Finally overcoming its concern about Soviet displeasure, Japan sat down at the negotiating table with China yesterday to work out a long-delayed peace treaty.

Preliminary negotiations opened in Peking yesterday afternoon for the "peace and friendship" treaty first proposed six years ago. It has been shelved since 1975 because of Soviet objections.

If it is ever drafted and signed, it will be a work of diplomatic artfulness because the two countries disagree on a major point, the Soviet role in Asia.

The Chinese want the treaty to include a clause declaring the two parties opposed to the dominance in Asia of any third country. The Soviet Union, knowing that such a clause is directed against it, has denounced the idea and warned Japan not to accept it.

Japan, which wants to keep peaceful relations with the Soviets while moving still closer to China, has tried to straddle the fence by saying it will agree to the so-called "anti-hegemony clause" if it can also somehow declare that clause is not aimed against the Soviet Union or any specific country.

It remains to be seen how those conflicting statements can be put on a single piece of paper. Foreign Minister Sunzo Sonoda is scheduled to fly to Peking next week to participate in the delicate drafting work.

The peace treaty was proposed in 1972, when Japan normalized its relations with China. Negotiations were interrupted in 1975, however, after the Soviet Union strongly objected to the anti-hegemony clause, insisting that it would regard such a declaration as an unfriendly act by Japan.

Prime Minister Takeo Fukuda's ambivalence on the issue has been the main obstacle to resuming the talks and one of Tokyo's biggest guessing of whether Fukuda really wants to sign the pact.

He has said he wants an early agreement. He also has said China must understand Japan's positions, which is that the anti-hegemony clause should not be aimed at any specific country. Japan's foreign policy, he has said, is based on being friendly with every country in the world.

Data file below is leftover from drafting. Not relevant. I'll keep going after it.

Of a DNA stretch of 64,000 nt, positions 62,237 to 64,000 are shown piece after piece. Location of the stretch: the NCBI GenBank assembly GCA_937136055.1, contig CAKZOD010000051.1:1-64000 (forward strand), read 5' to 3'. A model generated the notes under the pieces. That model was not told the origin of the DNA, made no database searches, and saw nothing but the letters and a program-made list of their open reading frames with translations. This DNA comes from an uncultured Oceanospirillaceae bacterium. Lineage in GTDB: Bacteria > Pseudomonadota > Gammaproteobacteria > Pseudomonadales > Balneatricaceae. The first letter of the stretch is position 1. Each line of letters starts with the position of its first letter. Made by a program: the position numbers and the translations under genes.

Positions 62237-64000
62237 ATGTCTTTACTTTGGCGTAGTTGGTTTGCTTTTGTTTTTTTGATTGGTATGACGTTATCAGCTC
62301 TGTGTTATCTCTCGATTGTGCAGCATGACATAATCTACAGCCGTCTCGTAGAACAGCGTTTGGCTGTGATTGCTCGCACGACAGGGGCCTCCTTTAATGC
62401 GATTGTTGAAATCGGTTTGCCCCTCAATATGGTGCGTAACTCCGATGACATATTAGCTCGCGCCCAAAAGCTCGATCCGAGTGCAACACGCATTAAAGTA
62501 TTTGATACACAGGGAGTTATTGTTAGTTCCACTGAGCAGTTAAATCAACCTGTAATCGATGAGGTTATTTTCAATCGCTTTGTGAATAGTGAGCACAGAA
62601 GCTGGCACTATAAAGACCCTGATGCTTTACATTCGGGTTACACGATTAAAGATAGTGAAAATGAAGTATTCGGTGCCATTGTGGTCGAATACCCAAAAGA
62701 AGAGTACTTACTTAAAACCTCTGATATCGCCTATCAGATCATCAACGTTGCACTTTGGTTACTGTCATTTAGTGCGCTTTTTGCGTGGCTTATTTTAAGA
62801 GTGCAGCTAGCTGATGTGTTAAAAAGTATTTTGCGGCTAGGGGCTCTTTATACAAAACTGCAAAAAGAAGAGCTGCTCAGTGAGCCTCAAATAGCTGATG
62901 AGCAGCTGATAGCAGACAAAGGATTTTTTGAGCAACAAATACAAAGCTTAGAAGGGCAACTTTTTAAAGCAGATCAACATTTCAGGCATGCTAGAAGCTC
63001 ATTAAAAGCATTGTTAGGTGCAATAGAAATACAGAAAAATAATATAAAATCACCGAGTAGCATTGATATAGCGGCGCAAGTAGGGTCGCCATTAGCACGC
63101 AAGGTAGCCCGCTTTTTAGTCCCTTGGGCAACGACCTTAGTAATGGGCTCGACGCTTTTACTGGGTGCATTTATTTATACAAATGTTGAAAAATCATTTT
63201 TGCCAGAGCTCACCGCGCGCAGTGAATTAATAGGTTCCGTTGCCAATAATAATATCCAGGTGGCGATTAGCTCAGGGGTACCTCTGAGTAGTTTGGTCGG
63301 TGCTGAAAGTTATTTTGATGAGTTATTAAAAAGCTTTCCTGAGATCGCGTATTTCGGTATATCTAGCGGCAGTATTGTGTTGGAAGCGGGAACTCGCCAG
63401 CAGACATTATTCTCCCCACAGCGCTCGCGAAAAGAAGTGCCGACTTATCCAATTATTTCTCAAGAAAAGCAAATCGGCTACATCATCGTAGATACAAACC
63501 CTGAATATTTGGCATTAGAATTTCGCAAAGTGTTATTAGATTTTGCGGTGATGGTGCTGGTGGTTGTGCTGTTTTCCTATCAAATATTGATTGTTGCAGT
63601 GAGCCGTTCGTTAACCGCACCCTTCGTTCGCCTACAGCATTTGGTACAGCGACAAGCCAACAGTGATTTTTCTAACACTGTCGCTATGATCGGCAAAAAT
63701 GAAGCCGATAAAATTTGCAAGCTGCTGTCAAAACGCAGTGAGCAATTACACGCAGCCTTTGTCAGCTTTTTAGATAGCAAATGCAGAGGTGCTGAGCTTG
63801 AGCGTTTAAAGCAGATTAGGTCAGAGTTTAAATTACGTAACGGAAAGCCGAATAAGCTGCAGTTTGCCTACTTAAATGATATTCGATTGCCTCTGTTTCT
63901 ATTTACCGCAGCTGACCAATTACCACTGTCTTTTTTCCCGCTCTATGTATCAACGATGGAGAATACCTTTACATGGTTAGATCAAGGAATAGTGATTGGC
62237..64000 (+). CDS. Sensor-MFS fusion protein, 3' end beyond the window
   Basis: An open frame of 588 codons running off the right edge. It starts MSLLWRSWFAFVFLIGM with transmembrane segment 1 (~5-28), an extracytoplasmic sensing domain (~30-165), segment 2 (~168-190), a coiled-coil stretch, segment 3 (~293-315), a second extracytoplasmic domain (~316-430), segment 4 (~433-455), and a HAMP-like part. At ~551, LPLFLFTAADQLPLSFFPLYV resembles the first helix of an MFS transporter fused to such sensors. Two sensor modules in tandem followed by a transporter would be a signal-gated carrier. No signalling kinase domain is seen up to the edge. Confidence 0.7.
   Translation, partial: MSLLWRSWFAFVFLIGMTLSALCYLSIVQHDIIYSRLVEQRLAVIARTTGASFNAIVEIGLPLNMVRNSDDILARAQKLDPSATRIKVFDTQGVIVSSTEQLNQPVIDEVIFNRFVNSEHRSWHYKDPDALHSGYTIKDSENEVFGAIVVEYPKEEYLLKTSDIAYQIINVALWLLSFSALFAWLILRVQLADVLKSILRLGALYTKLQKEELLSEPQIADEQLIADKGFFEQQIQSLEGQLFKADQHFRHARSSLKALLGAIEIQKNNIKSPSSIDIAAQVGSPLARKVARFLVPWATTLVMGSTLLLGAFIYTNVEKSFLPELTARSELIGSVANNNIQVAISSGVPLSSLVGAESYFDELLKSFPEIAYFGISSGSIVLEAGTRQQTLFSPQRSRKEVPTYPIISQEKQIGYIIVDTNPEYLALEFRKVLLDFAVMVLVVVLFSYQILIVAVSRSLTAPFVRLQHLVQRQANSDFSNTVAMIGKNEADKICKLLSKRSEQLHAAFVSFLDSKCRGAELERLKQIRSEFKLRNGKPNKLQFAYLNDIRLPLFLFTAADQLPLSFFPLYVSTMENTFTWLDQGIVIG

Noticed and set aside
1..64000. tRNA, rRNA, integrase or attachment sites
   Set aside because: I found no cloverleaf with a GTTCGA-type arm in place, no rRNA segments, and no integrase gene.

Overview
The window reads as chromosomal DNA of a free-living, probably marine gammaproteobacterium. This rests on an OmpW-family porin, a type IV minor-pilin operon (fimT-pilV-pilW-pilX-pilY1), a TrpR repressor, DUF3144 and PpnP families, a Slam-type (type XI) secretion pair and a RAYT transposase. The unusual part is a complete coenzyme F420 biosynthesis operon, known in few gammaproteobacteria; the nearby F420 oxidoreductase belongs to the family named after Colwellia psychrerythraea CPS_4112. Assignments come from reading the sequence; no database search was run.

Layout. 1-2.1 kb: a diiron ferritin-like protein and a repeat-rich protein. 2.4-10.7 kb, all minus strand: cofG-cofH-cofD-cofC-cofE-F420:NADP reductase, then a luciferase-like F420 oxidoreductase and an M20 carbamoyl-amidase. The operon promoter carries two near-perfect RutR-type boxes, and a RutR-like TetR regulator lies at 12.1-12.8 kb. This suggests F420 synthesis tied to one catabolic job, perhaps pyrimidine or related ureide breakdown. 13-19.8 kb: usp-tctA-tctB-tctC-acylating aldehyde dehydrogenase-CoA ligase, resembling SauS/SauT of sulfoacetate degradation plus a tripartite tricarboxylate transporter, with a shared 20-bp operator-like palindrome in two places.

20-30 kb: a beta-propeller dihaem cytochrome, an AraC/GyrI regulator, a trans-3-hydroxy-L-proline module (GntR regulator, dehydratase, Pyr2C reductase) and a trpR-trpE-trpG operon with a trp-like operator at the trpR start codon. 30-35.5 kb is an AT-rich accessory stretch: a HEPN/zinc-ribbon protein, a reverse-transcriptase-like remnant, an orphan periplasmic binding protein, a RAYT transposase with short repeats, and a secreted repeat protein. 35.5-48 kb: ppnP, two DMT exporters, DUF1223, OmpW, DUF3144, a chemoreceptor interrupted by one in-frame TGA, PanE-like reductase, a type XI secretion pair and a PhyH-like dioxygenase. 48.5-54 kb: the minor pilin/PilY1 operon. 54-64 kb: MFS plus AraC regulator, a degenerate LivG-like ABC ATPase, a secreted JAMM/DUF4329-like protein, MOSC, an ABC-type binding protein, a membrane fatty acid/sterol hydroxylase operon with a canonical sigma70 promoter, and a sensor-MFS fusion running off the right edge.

Domestic politics seems to play a large part in Fukuda's thinking. The prime minister recently showed a visitor a public opinion poll which indicated that only about 20 percent of the Japanese believe an agreement should be accepted unconditionally. The visitor said Fukuda interpreted that to mean there is overwhelming opposition to any agreement which violates Japan's policy of being friends with everyone.

The visitor's impression was that Fukuda could turn in either direction.

Yet Fukuda is also said to feel that signing of an acceptable pact would be a big plus for him in the election that will take place in December. His main adversary in the ruling Liberal Democratic Party, Secretary General Masayohi Ohira, favors an agreement and he could be in a position to blame Fukuda for ineptness if one is not signed.

The other main pressure for an agreement has come from Japan's business community which is eager to solidify relations with China to increase trade. Earlier this year, the two countries signed a major long-term trade agreement, under which Japan will sell large quantities of steel to China and import crude oil in return.